Ann, bookhunter
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vivico1
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Re: Questions for the Editor


bookhunter wrote:


vivico1 wrote:

BookWoman718 wrote:

Carole, thanks for joining in this discussion, and sharing your insights with us. My question to you would be whether you felt that some parts of the book just didn't ring true. For me, the description of Ginny sounded more like a woman in ill health in her 80s, rather than her 60s. The 60-something women I know, as I said in a post on another thread, if they chose to live alone, would be picking up books at the library, taking long walks in the countryside, and renting movies from Netflix. So did you question that at all? I wondered if Poppy Adams had much experience around women of that age, or perhaps she just sees everyone over 50 as old. (I can remember those days when we didn't trust anyone over 30.)





I have to agree about the age thing, that kept bugging me. I kept feeling I was reading about two women nearing their 80s (and I have a friend and mother who would resent that lol) rather than two women in their mid to last 60s. Both of these women seem way way too old for the 60s, even the tail end of it. Half the women I seem to know anymore are int their 60s and would also resent that lol. I know that a lot of us kept going over parts of the story to figure their ages again cause it just didnt fit for any women of this 1900's, not American women anyway. Did you notice that as you were first reading this book Carole? And imagine this in as a movie. If you did it with two women playing that age, it just wouldnt feel the same at all, as the book does making them seem older.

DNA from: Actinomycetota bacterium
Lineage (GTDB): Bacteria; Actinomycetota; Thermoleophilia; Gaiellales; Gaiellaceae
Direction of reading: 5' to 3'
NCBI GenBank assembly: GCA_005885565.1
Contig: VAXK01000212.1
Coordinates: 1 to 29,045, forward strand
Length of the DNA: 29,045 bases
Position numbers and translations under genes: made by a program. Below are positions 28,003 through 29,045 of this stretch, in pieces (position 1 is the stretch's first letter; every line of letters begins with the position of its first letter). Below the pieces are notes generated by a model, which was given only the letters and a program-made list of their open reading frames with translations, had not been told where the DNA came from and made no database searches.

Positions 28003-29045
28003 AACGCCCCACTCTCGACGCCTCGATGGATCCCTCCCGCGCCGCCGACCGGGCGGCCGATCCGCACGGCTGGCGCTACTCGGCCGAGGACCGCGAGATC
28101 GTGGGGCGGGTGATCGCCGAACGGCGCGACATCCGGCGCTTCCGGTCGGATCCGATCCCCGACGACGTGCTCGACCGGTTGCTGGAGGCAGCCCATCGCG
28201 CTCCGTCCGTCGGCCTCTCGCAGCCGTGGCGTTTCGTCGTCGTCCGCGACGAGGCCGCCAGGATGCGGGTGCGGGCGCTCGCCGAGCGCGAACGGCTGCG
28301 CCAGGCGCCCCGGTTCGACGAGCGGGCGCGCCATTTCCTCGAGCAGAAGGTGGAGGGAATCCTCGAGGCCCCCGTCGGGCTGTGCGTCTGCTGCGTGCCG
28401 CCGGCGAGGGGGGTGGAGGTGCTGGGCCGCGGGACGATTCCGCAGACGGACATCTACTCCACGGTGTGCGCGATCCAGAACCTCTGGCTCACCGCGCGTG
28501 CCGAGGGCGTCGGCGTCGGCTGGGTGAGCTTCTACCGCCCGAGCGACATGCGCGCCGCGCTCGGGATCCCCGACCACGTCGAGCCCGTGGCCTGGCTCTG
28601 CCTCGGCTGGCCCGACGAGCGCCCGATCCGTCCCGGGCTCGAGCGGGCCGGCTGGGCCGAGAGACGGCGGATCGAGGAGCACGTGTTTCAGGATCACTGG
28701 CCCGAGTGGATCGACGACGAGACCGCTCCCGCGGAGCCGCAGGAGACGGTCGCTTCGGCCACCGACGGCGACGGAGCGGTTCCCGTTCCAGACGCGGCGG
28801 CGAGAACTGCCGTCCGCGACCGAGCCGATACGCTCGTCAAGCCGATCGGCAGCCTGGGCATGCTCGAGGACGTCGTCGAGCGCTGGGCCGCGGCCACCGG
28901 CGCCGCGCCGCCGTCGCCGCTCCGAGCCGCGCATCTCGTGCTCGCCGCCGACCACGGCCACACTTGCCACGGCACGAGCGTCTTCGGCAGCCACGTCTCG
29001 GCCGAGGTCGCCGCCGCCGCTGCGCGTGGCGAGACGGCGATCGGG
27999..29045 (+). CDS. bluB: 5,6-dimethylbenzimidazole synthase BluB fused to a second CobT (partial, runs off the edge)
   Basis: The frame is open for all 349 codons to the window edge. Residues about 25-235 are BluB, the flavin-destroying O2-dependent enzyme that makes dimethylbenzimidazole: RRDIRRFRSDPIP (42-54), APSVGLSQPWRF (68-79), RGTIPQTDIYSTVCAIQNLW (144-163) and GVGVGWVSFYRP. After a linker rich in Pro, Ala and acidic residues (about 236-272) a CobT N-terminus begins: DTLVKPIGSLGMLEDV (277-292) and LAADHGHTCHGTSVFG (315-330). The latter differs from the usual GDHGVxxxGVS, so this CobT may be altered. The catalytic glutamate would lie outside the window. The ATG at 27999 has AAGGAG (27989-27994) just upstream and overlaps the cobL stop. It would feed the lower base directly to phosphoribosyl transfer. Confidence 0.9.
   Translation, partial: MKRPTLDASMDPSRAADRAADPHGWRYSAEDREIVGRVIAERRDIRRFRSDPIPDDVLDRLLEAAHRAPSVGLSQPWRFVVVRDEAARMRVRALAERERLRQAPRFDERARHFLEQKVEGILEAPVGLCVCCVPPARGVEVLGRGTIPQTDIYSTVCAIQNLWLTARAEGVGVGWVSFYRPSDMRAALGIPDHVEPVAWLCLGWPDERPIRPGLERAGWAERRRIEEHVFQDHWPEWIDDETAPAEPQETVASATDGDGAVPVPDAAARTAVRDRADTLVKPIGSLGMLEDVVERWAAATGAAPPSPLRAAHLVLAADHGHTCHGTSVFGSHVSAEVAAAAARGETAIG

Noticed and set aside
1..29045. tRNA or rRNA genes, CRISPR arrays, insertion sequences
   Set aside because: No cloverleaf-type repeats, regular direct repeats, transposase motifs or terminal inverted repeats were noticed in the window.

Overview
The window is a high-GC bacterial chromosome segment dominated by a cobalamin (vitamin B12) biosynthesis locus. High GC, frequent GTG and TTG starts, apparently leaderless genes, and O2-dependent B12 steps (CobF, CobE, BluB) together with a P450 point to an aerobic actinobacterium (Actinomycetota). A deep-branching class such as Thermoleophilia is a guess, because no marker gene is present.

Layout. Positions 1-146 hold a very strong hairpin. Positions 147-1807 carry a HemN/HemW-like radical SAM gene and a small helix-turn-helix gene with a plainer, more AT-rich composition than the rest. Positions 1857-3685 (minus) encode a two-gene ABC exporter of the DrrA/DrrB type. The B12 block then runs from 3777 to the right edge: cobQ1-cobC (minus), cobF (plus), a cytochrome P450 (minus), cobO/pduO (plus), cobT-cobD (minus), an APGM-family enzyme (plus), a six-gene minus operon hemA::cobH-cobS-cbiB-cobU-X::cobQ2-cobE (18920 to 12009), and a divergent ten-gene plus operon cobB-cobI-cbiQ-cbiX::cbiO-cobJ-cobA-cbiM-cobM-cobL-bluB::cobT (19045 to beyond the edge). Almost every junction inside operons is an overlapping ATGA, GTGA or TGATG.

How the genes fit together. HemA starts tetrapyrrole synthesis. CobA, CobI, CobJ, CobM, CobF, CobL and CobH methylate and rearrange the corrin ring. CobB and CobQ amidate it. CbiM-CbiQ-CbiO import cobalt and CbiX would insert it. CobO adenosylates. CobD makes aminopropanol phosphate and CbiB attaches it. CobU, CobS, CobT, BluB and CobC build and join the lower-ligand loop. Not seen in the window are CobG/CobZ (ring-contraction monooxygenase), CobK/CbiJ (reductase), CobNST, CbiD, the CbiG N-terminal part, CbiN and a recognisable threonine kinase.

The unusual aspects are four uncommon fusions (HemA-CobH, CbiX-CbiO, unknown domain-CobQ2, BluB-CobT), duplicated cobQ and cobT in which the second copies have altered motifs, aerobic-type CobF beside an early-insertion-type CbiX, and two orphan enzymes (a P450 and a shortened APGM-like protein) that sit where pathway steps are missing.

BookWoman and Vivico, I am going to disagree with you on this. When you look a the book as a whole, the characteristics that make Ginny seem old early in the book are really characteristics of her "oddities." Their arthritis seems (in my very unprofessional opinion) to be the severe kind that strikes and cripples at any age--not just arthritis from natural aging. Vivi DOES get out to church, to visit Eileen, talks on a cell phone, and arrives stylishly dressed. Ginny does none of those things, but it is not because she is "old."